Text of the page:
Ontario’s reconciliation apology

For nearly 160 years in Ontario, 18 residential schools subjected native children to brutal practices aimed at eliminating their culture. Today, with chiefs and residential schools survivors looking on, Premier Kathleen Wynne apologized on behalf of past Ontario leaders who failed Canada’s indigenous people.

“I apologize for the province’s silence in the face of abuses and deaths at residential schools. And I apologize for the fact that the residential schools are only one example of systemic, intergenerational injustices inflicted upon indigenous communities throughout Canada.”

Aboriginal children, some as young as five, were taken from their homes and placed in residential schools.

“I lost my culture, my sense of self identity, my home, personal and historical loses.”

Wynne acknowledged that an apology alone isn’t going to end the suffering of thousands of aboriginals in Ontario, so she introduced a new initiative that aims to fix this broken relationship between aboriginal and non-aboriginal people.

The premier is backing up this initiative with $250 million in spending. Money for education, community led justice programs, and for promoting Indigenous culture.

“We will educate all Ontarians about the horrors of the residential school system, the betrayals of past governments and our rights and responsibilities as treaty people.”

And that has Ontario’s First Nations people feeling optimistic about the future.

“You can never ever put a price tag on the issues, the lives lost and those who aren’t with us today, but certainly it’s a gesture a step to move forward. We now have a prime minister who’s said those same words and is putting action behind those words and it has filtered down to the province that’s also looking for reconciliation, so I feel there’s a real opportunity to move forward and accomplish some things.”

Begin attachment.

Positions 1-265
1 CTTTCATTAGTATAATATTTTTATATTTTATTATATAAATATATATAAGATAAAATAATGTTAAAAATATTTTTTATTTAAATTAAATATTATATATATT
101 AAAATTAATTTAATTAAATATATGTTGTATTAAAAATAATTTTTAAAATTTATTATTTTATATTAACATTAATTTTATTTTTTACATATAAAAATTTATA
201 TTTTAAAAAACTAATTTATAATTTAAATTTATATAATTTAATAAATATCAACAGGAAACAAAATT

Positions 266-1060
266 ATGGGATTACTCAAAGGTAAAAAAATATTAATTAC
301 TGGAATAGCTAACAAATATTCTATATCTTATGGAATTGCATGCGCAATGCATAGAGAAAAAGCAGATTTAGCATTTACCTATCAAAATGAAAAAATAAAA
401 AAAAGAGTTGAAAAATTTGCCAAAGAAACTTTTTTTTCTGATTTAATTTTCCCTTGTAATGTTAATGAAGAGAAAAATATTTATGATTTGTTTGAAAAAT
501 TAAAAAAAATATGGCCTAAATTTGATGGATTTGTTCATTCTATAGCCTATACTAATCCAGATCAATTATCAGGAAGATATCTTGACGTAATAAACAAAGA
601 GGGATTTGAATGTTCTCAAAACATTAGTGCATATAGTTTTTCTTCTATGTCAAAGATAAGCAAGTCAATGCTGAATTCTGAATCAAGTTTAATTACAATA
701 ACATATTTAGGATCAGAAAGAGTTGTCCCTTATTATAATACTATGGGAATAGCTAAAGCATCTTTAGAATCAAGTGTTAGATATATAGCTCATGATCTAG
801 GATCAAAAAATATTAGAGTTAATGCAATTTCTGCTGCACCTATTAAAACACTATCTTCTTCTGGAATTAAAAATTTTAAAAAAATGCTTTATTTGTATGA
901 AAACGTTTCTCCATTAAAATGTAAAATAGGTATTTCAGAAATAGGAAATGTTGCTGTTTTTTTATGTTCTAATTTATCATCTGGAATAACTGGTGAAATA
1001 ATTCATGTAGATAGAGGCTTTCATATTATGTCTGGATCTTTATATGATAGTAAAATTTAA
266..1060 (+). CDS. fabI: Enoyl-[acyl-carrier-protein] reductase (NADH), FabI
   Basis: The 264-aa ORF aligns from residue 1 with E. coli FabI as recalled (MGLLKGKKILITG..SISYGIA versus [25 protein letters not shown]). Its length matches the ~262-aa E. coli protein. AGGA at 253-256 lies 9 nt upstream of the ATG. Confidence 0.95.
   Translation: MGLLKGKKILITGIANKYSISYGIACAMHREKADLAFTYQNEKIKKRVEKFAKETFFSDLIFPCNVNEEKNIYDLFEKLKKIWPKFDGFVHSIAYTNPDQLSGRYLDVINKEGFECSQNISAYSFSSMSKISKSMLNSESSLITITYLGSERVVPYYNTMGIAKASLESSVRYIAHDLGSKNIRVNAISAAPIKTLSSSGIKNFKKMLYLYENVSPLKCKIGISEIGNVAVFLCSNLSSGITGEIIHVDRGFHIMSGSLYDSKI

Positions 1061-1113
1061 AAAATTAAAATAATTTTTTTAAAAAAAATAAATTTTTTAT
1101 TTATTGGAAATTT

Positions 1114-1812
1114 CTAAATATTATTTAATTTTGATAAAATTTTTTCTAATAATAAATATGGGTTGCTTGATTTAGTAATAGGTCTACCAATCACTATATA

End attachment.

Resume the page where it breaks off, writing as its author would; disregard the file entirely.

And helping Ontario move forward from one of the most shameful chapters in its past.

Many agree that the premier’s apology and announced initiatives are a step in the right direction, but for those who survived residential schools, it may never be enough.

“It’s so hard to explain. Cause some days were good, a lot of days were bad.”

John Elliot fought back tears telling us about his days at the Mohawk Institute.

“They liked to abuse you I think”

One time John says he skipped church and as a result he’s now deaf in one ear.

“He caught me and slapped me. It bled. They took me to Hamilton General.”

John is just one of about 150 000 aboriginals who were forced to attend residential schools across the country, where many were abused and mistreated.

The Mohawk Institute was actually the first residential school in Canada and for 138 years it stripped young aboriginal children of their culture and forced them to assimilate.

John says he tried to run away at least once every year and after he was caught was locked in a small closet. Once John said he was inside for three days.

“I was tough so I got through it.”

He says others got it much worse. He talks about one priest who sexually assaulted young girls.

“He bothered a lot of young girls because he knew they were vunerable. They didn’t have families.”

It’s difficult to imagine what it was like for John and all the other children. The road to reconciliation will be a long one.

They may never be able to pay them back, or give enough so they can move on, but people have to try.

“It’s a step forward, but I just don’t think there’s anything that will take that away.”

“I don’t whether it will ever be enough..”

What John really wants to see is more places survivors can go to get support.